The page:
06 January 2008

Homesick for Some Place I'll Never Be and for Some Place I Already Am

With a Christmas gift voucher, I treated myself to a print copy of the January edition of Wired. In this month's issue, as well as an interview with Thom Yorke (another former patron of the Sandwich Shop of Dreams), the confessions of a Scrabulous cheat and instructions for surviving on two hours of sleep per night (TLDR: take a short nap every four hours), there was an article on climate change in which one paragraph in particular caught my eye: 

 [Glenn] Albrecht has given this syndrome an evocative name: solastalgia. It's a mashup of the roots solacium (comfort) and algia (pain), which together aptly conjure the world nostalgia. In essence, it's pining for a lost environment. "Solastalgia," as he wrote in a scientific paper describing his theory, "is a form of homesickness one gets when one is still at home."

What struck me was the Pynchon-like oxymoron of being homesick while still at home. I spent much of last year trying to find a quotation about nostalgia from Gravity's Rainbow, which I eventually discovered was, "For this crew, nostalgia is like seasickness: only the hope of dying from it is keeping them alive." With hindsight, I actually prefer Ian McEwan's nostalgia quotation from Atonement: "her improbable nostalgia for a time barely concluded."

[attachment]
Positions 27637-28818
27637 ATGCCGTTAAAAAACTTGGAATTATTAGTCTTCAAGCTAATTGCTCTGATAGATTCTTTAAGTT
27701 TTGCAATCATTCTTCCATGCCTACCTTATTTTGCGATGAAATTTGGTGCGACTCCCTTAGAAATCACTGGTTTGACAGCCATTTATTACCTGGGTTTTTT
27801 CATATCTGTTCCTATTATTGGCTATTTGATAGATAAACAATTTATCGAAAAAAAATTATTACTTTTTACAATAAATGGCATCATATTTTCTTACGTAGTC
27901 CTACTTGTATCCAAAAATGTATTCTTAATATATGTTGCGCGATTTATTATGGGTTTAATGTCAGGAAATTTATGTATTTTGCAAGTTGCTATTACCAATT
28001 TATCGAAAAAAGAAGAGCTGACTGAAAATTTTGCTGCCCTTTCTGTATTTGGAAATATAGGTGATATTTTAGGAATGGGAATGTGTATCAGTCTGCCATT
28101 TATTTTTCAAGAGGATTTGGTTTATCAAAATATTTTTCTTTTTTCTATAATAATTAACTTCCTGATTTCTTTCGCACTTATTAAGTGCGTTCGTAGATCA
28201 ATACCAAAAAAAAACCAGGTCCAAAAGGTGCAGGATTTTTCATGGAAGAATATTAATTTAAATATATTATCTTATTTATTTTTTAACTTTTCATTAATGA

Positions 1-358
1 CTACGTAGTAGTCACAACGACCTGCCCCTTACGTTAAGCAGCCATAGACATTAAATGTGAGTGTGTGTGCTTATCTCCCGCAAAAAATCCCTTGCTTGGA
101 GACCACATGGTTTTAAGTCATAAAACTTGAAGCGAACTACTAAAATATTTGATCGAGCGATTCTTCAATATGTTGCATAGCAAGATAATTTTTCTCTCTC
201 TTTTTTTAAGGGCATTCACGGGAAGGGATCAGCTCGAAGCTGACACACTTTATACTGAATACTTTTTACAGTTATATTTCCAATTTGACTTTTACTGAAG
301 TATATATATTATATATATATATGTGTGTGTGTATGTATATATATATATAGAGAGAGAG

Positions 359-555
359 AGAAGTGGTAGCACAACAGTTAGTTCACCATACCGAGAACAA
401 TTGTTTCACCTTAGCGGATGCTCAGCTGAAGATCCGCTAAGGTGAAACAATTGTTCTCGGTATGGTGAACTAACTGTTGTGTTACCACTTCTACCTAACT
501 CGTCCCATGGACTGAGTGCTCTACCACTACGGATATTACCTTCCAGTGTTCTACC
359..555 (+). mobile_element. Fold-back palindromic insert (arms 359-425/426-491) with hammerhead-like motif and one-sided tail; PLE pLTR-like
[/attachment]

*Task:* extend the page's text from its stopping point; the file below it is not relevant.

The concept of nostalgia consists of two basic subconcepts: the idea of having good or comforting thoughts about the past or about home and the idea that the happiness associated with these thoughts is no longer available and so looking back upon them makes one sad. (The etymology being the Greek nostos (homeward journey) and algia (pain), nostos being first applied to Odysseus on his journey from Troy. Like bittersweet, it is an oxymoron and I rather like both words. 

Ian McEwan's play on words is clever because nostalgia by definition applies to the feelings one has for a time in the past (although, obviously there is no limit on how far in the past this must be) and Albrecht's solastalgia is clever because the word implies that the feelings one has are for a place where one is not and yet it is the place itself that is changing over time rather than the thinker. Ah, I remember when nostalgia was a simple concept...those were the days!

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